Website Review: Thriftbooks


Screen capture of homepage, accessed 3/28/19

I generally am an advocate of brick and mortar bookstores, as you may know from following this blog. Where possible, I like to buy new books, which helps support these stores and also the authors, who don’t receive royalties on used books, and rarely on remaindered ones. Brick and mortar stores may not always offer the best bargains, but they enrich the fabric of a community and provide employment and local taxes.

At the same time, buying new books can be expensive. Three hardbacks may cost $100 or more at today’s prices. The book has to be one I want to keep to justify that price. Mass market paperbacks are still generally under $10, and quality paperbacks $15-20 or more, but even those prices add up quickly. Used booksellers can often help take a bite out of this cost, but remember that neither publisher nor author are benefiting from your purchase. One upside–you are recycling!

The other issue is that there are often particular editions you might look for to complete a set, or there are books that are out of print. Here, online booksellers such as AbeBooks or Alibris are good alternatives to that mammoth online bookseller. Recently at the Bob on Books Facebook Page (you are welcome to like us!) I asked people about their experiences of buying used books online and discovered I must be the last person on the planet not to know about Thriftbooks. One person wrote, “Thriftbooks is the bees knees.” With such an enthusiastic endorsement, I could not fail to take a look.

Here’s what I found. The homepage to the website works well to connect one to all the features on the site. There is a search bar that allows you to search by title, author, or ISBN. I found that entering the first part of the author’s name brought up a list that allowed me to search the author’s book quickly. One of the things you will notice is that you are not buying from other booksellers through the site but through Thriftbooks itself. (Thriftbooks also sells through Amazon.)

Just below that is a drop down menu bar that allows you to search by categories, kid’s, young adult, fiction, and collectibles. There is also information about special offers, their phone app (which I haven’t looked at yet), their blog, and information about the company. They’ve expanded from a single warehouse in Washington state in 2004 to warehouses in ten states. They purchase books from charities, which helps the charities, recycle books through sales or sending them to recycling plants, and support various literacy programs, schools, and correctional facility libraries.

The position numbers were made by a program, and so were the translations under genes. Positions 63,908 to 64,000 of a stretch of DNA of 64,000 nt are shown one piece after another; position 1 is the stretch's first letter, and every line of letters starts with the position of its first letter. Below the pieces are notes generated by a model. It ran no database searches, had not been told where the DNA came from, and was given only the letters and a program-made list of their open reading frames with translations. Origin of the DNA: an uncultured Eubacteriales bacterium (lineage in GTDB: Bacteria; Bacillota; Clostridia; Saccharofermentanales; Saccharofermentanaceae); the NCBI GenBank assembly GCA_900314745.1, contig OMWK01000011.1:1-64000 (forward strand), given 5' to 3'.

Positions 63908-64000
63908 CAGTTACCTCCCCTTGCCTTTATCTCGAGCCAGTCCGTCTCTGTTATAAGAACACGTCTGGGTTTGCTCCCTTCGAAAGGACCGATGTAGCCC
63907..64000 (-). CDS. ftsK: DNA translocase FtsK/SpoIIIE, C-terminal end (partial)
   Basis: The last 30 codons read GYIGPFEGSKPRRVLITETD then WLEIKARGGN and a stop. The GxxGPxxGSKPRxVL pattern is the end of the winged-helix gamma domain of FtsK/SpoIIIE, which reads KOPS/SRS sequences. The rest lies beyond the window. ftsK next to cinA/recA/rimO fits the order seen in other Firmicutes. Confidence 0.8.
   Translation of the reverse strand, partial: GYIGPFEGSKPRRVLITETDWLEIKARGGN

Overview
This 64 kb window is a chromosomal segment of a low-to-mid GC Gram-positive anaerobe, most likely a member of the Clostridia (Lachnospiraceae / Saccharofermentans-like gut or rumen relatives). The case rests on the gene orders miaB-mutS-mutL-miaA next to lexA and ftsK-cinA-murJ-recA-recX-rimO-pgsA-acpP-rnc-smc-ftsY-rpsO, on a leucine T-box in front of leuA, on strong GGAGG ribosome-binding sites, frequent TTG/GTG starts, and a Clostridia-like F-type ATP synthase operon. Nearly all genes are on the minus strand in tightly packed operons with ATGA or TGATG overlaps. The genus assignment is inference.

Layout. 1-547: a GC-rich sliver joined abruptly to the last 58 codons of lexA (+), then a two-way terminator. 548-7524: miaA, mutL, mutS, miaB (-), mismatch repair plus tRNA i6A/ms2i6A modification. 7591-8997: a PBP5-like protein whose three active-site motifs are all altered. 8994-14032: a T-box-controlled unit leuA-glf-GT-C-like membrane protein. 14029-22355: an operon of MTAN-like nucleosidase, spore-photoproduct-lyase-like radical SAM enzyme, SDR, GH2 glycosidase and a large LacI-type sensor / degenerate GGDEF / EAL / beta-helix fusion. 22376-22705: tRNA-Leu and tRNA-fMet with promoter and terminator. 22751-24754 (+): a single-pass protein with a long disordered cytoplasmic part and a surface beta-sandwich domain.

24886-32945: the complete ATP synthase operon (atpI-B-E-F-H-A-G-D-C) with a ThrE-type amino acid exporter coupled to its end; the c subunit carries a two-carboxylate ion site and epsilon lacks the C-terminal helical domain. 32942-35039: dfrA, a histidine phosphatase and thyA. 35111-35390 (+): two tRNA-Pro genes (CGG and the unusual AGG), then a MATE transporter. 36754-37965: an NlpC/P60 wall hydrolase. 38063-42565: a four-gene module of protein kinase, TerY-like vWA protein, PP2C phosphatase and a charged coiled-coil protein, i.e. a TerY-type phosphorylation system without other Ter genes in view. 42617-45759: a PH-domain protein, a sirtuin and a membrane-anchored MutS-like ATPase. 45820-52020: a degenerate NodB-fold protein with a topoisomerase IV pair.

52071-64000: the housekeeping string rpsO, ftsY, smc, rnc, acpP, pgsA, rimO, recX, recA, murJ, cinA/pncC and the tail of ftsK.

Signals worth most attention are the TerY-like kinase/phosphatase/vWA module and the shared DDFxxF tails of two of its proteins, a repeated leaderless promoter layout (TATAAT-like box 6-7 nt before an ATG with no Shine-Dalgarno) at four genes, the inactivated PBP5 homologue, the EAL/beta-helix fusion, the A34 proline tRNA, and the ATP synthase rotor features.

They have a sliding banner that features their Thriftbooks deals (an additional 10% off 100,000 titles), a bonus currently on offer for their Reading Rewards program, a feature on women’s books, and a chance to vote in their “novel knockout” program. Below this are featured their bestsellers (all selling from $3.79), trending books, and popular books eligible for their Thriftbooks discount. Between the trending books and the Thriftbook deals is a green bar with links to your orders, your current number of points in your Reading Rewards, and a link to Thriftbook deals.

If you go to the page for any category, you see best sellers, new arrivals, and Thriftbook deals for that category. Under Collectibles, you can see New Arrivals, First Editions, and Signed Books. When you click on a book, you are taken to a page for that book offering various price options for the book depending on hardcover, paperback, mass market paperback, and audio and prices by condition. There is also a link to view all the editions of the book.

It is easy to set up an account, which involves providing your name, email, and a password. Click on the Reading Reward link in your profile to enroll in the Reading Rewards program. It allows you to earn points for each dollar you spend (as well as periodic bonuses depending on how many books you read). When you earn 500 points, you get a free book. Starting out, you get 8 points for each dollar. When you spend more than $150 in a year, you graduate to “Literati,” where you earn 10 points.